Just from that short ride my leg was pretty sore having to kick start it twice and when we tried to load it into the truck again at the neighbours spot near us, they came out of their trailer this time to tell us they didn’t want us using their “yard” to load the bike. I hardly considered it their yard and the bike weighs no more than a couple adults so I didn’t understand the logic. I was on week 2 of the sickness that I am still fighting off over a month later and felt miserable, sore and annoyed. The only other place, he said, was up at the other end of the RV park, about 1/6 of a mile slightly uphill. I would have to kick start the bike again and ride there. I couldn’t kick start it because my leg was hurting so Ross had to do it. Several people were now outside their trailers watching, because that’s what old RV park fogies do. I was too sick to be riding really but just wanted it over with. Ross handed me the hike and throttle which had to be kept going since the bike was cold. I got on and positioned, helmetless of course. I gave it a little gas to put it into first and it started to rev like crazy, for some reason – mostly anxiety due to all the staring, smirking old men around me – I put it into gear anyway and the bike spun its back tire on the pavement, burning rubber, blowing smoke, and I did a small wheelie as I bolted off up the hill at about 30. I scared the shit out of myself but I didn’t wreck and although I didn’t do it on purpose, I felt like a jerk. I also felt pretty great giving a bunch of googly eyed old bastards something to stare at.
I didn’t get to ride again till we came to Arizona and had been here a couple weeks. By the second week I was walking pretty much normal except for some stiffness in the mornings and a total inability to run. The first weekend we explored Jerome, a haunted old mining town in the side of a mountain, and went to the Montezuma’s Castle ruins and Tonto Natural Bridge.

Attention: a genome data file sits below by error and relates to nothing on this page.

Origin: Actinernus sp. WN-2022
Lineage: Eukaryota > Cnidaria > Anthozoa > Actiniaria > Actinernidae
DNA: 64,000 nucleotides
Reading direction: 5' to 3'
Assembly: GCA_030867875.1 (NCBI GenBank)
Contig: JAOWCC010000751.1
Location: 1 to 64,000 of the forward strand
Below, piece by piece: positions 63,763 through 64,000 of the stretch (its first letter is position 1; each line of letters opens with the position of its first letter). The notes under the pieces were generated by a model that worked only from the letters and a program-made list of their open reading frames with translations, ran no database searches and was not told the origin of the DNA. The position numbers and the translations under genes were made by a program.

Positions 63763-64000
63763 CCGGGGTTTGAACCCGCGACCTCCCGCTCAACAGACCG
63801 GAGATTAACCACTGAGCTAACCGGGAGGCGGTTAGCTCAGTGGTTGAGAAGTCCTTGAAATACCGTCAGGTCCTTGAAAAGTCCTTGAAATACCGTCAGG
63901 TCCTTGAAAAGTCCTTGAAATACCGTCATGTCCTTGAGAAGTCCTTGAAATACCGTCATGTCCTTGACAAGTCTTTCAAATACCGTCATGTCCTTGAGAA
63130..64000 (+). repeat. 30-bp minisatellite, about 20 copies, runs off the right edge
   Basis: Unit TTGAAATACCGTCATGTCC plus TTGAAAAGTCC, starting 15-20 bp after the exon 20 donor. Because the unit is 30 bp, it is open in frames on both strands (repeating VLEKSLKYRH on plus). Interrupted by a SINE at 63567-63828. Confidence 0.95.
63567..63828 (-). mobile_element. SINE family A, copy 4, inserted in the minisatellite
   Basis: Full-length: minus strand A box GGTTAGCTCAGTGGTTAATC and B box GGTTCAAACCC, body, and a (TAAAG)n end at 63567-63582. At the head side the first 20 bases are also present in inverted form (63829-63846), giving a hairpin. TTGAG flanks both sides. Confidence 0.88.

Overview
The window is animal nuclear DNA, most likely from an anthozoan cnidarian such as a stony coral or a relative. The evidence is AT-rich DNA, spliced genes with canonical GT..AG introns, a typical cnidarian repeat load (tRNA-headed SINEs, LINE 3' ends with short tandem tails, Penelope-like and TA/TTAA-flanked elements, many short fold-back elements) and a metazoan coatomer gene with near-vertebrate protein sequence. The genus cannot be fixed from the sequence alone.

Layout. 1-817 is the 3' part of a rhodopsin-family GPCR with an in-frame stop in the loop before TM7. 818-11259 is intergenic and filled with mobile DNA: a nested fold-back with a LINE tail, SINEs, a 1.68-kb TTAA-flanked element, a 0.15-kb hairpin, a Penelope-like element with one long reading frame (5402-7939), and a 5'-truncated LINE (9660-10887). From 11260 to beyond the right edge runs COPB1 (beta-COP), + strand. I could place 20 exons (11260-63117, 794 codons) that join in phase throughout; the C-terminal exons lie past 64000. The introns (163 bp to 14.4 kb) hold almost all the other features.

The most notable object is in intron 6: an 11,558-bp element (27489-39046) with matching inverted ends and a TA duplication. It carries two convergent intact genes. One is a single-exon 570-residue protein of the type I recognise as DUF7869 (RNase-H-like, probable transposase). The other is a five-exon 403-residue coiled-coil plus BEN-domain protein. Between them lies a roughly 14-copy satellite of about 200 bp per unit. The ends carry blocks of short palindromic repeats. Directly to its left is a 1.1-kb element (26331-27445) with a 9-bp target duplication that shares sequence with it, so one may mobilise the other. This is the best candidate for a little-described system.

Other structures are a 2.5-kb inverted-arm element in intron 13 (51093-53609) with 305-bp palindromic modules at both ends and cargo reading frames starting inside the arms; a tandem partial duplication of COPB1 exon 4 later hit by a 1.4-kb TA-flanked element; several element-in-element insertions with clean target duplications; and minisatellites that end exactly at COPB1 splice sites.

The second weekend we went to Sedona. When you first drive into Sedona you feel like everyone who lives there is about as lucky as a person can get – location wise. The area is surrounded by a vast horizon of bright red , orange and yellow rocks, mesas, hills and canyons with a vivid desert that seemed painstakingly planted by hand. There are hiking and off road trails for miles in all directions and a general culture of outdoor activity throughout the town.
We hiked around Red Rock State Park the first day and took a long drive back through the desert south to the freeway and back up to Cottonwood. On Sunday though, we were ready to go off road. There had been a little rain the week before so some of the national forest service roads north of Sedona were spotted with mud and potholes. Fun and horrible depending on which and where.
We unloaded the bike at the beginning of a dirt road and we both played around for a while, me more than Ross because some of the roads are either too crazy for the truck or too rough, but Ross won big time in the mud department. We still haven’t washed the truck and the red dirt coating the muffler, mirrors and all sides of the truck is unmistakably from Sedona.